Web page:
Last week the EU Parliament announced the adoption of the Corporate Sustainability Reporting Directive (CSRD). The European Commission (EC) will adopt the first set of standards by June 2023.
According to the press release:
“To ensure companies are providing reliable information, they will be subject to independent auditing and certification. Financial and sustainability reporting will be on an equal footing and investors will have comparable and reliable data. Digital access to sustainability information will also have to be guaranteed…
The new EU sustainability reporting requirements will apply to all large companies, whether listed on stock markets or not. Non-EU companies with substantial activity in the EU (with a turnover over €150 million euro in the EU) will also have to comply. Listed SMEs [small- to medium-sized enterprises] will also be covered, but they will have more time to adapt to the new rules…
The Council is expected to adopt the proposal on 28 November, after which it will be signed and published in the EU Official Journal. The directive will enter into force 20 days after publication. The rules will start applying between 2024 and 2028:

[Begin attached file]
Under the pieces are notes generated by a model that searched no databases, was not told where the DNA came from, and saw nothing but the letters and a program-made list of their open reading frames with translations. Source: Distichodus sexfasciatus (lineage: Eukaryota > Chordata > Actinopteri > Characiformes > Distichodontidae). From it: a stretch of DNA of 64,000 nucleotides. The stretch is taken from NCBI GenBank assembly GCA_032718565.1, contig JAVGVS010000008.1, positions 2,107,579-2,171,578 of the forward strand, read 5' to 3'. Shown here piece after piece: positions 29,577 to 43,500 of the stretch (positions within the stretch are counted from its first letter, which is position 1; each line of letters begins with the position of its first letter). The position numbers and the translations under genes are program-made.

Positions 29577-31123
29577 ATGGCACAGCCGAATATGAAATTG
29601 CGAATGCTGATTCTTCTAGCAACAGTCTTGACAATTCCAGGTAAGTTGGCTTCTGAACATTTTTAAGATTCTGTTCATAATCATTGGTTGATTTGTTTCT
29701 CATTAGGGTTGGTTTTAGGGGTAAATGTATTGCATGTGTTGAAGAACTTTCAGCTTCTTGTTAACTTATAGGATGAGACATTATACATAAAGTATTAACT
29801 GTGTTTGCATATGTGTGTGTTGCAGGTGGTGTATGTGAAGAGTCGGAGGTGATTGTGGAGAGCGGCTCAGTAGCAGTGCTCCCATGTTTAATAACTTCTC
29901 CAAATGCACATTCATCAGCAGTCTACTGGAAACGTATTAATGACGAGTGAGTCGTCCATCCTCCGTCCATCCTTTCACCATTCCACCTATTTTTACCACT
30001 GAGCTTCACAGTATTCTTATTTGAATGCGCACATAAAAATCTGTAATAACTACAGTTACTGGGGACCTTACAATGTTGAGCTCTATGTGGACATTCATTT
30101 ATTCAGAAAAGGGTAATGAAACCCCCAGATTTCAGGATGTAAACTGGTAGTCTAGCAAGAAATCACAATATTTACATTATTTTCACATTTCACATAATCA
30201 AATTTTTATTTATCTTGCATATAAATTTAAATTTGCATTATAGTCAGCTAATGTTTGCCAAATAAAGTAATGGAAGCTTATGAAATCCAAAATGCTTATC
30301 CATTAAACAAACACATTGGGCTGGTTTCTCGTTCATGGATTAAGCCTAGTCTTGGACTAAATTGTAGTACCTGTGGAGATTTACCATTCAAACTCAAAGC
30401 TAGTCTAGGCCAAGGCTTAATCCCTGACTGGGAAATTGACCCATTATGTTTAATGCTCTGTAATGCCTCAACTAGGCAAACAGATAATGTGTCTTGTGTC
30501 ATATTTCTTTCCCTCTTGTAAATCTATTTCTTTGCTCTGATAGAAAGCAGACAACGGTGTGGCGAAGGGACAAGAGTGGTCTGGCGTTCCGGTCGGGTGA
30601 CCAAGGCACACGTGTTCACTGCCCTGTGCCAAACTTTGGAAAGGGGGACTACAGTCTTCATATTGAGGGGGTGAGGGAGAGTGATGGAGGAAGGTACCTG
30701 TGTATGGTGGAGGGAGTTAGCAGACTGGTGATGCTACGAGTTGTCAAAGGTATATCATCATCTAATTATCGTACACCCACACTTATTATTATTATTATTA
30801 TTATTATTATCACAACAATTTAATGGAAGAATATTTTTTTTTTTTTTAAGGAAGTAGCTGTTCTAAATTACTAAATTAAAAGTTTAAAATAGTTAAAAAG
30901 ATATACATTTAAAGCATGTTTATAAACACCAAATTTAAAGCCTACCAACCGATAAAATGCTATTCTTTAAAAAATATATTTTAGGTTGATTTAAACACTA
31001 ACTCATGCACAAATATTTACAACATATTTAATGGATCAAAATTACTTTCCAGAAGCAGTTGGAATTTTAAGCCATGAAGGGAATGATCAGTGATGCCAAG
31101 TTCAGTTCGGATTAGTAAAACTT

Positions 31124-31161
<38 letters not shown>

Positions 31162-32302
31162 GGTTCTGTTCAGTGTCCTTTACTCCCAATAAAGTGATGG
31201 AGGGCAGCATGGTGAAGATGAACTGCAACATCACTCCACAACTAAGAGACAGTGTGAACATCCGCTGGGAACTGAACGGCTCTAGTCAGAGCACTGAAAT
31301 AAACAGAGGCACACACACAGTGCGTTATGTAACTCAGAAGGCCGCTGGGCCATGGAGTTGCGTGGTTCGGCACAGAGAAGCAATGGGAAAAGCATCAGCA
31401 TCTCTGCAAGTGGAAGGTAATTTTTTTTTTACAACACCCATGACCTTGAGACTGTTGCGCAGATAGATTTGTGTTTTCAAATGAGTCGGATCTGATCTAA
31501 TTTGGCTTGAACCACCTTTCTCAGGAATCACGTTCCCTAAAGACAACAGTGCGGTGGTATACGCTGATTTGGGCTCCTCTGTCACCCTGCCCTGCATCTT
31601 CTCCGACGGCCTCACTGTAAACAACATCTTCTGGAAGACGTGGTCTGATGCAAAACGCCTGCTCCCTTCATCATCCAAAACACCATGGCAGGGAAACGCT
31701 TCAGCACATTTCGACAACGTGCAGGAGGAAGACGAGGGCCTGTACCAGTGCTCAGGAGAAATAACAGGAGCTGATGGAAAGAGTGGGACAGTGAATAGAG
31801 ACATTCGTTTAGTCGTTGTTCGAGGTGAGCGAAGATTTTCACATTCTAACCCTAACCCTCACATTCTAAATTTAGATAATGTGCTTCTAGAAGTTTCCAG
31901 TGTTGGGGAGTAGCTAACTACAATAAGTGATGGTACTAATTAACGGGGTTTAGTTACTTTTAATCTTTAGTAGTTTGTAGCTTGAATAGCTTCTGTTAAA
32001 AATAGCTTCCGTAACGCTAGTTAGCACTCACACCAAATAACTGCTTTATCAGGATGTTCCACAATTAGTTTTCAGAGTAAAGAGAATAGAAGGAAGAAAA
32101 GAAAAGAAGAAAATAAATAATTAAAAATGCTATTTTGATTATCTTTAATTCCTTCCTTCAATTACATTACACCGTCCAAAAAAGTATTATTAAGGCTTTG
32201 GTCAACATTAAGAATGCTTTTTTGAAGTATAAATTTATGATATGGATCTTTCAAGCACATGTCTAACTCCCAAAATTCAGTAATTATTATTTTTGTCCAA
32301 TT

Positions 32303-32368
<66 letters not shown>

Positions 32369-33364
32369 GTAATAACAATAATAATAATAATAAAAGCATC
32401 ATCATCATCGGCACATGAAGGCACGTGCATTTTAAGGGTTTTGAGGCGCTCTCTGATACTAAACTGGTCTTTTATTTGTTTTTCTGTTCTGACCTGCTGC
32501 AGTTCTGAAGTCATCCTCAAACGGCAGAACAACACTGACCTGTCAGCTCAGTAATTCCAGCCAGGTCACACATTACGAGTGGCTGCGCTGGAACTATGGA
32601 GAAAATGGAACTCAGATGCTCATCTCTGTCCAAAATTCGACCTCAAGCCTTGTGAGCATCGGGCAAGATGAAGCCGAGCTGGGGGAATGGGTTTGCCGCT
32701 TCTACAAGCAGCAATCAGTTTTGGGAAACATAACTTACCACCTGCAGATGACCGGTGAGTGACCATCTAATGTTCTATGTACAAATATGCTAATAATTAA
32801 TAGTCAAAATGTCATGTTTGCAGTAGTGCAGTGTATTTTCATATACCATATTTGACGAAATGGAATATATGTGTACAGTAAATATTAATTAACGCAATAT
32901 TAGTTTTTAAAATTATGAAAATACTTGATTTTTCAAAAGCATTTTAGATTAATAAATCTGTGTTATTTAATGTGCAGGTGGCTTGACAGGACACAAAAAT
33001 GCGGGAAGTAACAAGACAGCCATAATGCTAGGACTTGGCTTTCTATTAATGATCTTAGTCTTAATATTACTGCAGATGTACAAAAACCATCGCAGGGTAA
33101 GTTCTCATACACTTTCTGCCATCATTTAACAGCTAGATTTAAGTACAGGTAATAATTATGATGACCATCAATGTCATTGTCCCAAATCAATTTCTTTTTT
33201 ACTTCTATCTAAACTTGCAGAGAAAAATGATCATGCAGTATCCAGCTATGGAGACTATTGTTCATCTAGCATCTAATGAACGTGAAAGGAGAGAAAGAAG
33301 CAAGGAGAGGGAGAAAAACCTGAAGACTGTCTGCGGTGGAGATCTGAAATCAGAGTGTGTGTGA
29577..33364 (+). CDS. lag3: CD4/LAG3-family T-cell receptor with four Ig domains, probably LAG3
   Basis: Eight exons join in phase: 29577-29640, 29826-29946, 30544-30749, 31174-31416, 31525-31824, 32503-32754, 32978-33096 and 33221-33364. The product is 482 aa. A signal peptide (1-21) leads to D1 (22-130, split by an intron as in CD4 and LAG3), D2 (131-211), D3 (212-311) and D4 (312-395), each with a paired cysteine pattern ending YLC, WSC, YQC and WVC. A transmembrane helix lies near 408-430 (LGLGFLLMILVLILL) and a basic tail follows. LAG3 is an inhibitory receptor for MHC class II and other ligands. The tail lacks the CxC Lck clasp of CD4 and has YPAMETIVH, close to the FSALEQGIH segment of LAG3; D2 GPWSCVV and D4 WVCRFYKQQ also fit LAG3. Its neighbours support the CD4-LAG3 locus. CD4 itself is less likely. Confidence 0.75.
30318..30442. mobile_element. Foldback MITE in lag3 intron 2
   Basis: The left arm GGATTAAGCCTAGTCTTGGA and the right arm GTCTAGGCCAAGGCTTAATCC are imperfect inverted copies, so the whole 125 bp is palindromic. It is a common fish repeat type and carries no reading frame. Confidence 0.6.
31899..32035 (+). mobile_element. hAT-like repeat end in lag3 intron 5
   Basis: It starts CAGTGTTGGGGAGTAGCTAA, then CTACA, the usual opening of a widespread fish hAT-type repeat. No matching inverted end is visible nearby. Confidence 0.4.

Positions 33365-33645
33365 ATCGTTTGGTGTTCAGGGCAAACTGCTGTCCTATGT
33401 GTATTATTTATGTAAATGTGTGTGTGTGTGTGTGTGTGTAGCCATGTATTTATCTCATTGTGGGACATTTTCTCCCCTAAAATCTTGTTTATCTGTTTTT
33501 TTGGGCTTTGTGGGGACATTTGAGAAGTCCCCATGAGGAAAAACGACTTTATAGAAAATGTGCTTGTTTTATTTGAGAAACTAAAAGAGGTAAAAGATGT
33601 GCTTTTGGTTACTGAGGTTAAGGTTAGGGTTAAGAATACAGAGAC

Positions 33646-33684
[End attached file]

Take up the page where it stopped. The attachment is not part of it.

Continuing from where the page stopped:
– From 1 January 2024 for large public-interest companies (with over 500 employees) already subject to the non-financial reporting directive, with reports due in 2025;
– From 1 January 2025 for large companies that are not presently subject to the non-financial reporting directive (with more than 250 employees and/or €40 million in turnover and/or €20 million in total assets), with reports due in 2026;
– From 1 January 2026 for listed SMEs and other undertakings, with reports due in 2027. SMEs can opt-out until 2028.”
It is critical to note that non-EU companies with substantial activity in the EU (with a turnover over €150 million euro in the EU) will also have to comply. Among other things, this means that US companies that meet this threshold will have to report on their sustainability efforts regardless of what happens in the US political and regulatory environments. Just last week, we held a webcast on “ESG Legal Developments in the EU and Member States” where the panel talked about CSRD and a wide range of other EU-centric issues that US companies need to know about. PracticalESG.com members can access the webcast archive here.
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